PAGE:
Living trusts serve two purposes, first, you can use this legal vehicle to manage your assets while you are alive, and upon your death, the will may be used to distribute your property in the manner you intend. When creating a trust, many California residents serve as their own trustee while they are living, and they name a successor trustee who will take over the administration of the trust in the event of your incapacitation or death.
Most frequently, those California residents who own a business, or have significant estates will use a trust instead of a will. Upon creation of a trust, the creator may take some of the following steps:
- Transfer real estate assets into the trust
- Change beneficiaries on life insurance accounts to the trust
- Change beneficiaries on retirement accounts to the trust
- Place any business ownership into the trust
Another significant benefit of a trust instead of a will is privacy. Unlike a will which must be presented to the Probate Court, a trust does not have to go through probate. This means the details of your assets, and the disposition of those assets never becomes part of the public record.
Updating Wills and Trusts
One important item to be aware of is it is possible to update your trust or your will. This is most commonly done when certain life events occur including:
- Birth of a child
- Divorce or remarriage
- Death of a spouse
- Death of your executor or successor trustee
When The Law Offices of Susan J. Wolf prepares your will or trust, you can discuss when they should be reviewed, and under what circumstances they may require changes. Should you have an existing estate plan, we can also help you modify it should you feel it is necessary.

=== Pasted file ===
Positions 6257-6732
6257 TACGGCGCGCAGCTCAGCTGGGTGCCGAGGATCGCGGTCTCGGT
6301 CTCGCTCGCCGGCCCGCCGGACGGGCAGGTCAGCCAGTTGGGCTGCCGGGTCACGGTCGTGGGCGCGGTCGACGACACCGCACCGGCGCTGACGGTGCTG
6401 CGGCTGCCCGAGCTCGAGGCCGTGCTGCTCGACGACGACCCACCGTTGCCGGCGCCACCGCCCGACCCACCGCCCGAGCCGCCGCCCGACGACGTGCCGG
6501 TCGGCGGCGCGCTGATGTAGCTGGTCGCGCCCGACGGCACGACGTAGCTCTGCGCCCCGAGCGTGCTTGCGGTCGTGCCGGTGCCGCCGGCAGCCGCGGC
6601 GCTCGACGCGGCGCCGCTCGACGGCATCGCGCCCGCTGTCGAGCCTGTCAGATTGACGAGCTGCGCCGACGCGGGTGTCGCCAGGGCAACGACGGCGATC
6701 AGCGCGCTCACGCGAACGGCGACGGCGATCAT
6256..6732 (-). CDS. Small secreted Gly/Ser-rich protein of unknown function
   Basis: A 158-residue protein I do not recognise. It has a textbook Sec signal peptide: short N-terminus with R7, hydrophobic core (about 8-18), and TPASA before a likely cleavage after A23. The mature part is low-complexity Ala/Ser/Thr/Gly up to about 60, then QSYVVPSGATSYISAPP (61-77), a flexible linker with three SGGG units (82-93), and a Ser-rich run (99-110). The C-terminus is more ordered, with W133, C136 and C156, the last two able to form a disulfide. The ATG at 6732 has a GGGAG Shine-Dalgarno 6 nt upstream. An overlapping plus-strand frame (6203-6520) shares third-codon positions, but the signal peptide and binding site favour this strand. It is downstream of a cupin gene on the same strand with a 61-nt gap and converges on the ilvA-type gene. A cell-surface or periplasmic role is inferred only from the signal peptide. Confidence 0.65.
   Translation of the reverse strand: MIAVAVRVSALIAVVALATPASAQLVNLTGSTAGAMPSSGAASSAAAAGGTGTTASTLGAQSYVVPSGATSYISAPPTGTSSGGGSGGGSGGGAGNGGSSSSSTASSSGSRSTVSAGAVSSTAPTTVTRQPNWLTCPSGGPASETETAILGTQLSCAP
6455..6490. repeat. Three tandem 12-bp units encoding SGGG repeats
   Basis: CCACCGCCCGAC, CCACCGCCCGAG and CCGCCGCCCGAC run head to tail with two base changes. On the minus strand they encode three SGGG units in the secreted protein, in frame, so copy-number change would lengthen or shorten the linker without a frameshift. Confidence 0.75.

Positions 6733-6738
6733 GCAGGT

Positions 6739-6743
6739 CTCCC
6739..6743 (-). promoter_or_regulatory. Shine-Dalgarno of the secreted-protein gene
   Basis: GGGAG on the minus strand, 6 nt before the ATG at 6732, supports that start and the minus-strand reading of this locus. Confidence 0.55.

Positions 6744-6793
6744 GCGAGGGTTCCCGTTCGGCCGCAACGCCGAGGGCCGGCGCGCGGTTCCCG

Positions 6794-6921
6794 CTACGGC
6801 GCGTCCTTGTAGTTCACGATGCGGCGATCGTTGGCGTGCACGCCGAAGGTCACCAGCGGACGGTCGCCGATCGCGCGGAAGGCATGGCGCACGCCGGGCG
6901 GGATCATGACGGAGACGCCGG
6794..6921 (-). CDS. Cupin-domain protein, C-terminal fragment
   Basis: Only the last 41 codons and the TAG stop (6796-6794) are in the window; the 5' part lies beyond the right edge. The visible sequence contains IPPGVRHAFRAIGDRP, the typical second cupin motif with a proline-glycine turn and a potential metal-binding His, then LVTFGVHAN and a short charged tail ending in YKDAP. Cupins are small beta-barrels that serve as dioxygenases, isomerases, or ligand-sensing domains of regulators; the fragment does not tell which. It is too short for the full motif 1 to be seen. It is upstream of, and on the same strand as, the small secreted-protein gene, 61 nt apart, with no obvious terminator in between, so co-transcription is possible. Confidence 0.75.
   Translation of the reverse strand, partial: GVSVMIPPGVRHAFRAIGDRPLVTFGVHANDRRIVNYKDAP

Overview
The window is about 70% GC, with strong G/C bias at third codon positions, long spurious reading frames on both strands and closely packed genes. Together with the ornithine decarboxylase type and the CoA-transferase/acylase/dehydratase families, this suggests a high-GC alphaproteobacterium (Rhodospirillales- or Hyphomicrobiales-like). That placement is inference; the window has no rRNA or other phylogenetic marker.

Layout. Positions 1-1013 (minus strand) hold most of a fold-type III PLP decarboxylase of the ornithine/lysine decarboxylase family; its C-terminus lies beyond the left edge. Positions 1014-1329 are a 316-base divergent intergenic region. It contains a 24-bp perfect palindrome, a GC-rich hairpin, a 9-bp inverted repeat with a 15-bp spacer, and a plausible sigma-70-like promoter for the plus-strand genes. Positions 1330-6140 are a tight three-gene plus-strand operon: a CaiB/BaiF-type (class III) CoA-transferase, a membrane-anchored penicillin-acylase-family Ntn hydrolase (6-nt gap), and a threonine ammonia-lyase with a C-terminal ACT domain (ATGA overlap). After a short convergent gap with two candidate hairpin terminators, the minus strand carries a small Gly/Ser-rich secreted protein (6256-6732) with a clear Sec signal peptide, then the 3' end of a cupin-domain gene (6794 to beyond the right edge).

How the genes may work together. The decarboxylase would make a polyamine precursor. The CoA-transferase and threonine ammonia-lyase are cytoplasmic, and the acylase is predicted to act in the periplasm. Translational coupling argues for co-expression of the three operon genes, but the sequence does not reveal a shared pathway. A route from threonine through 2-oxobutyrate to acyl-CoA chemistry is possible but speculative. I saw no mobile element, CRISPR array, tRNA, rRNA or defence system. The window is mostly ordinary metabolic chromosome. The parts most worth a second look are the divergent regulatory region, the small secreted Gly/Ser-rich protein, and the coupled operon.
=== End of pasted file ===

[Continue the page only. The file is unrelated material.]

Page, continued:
Basics of Estate Planning
One thing to remember is there is no one size fits all approach to estate planning. Every person has their own family structure, assets are different from person to person, and each of us has individual wishes about how our assets are distributed. This is why it is always a good idea to work with an attorney who will customize a plan that works to meet your specific goals and to help ensure your final wishes are carried out.
Preventing Problems After Incapacitation or Death
When you are incapacitated or you die, your family is under a great deal of stress. Taking the time to have an estate plan in place can help ensure your assets are transferred to your family members as quickly as possible and in accordance with your will or trust. Remember, should you die without having a will or trust in place, a California Probate Court judge will make the determination of how your assets are distributed.
If you do not currently have a will or trust in place to protect your loved ones, contact The Law Offices of Susan J. Wolf today at (818) 992-1182 or (760) 285-8225. We will review your specific financial situation and help you determine the best estate plan to meet your needs. We have several offices located in and around Southern California including the main office in Canoga Park, CA and additional locations in Palm Desert, CA serving the Coachella Valley as well as Oak Park, CA, Ventura County and Riverside County to meet your estate planning needs.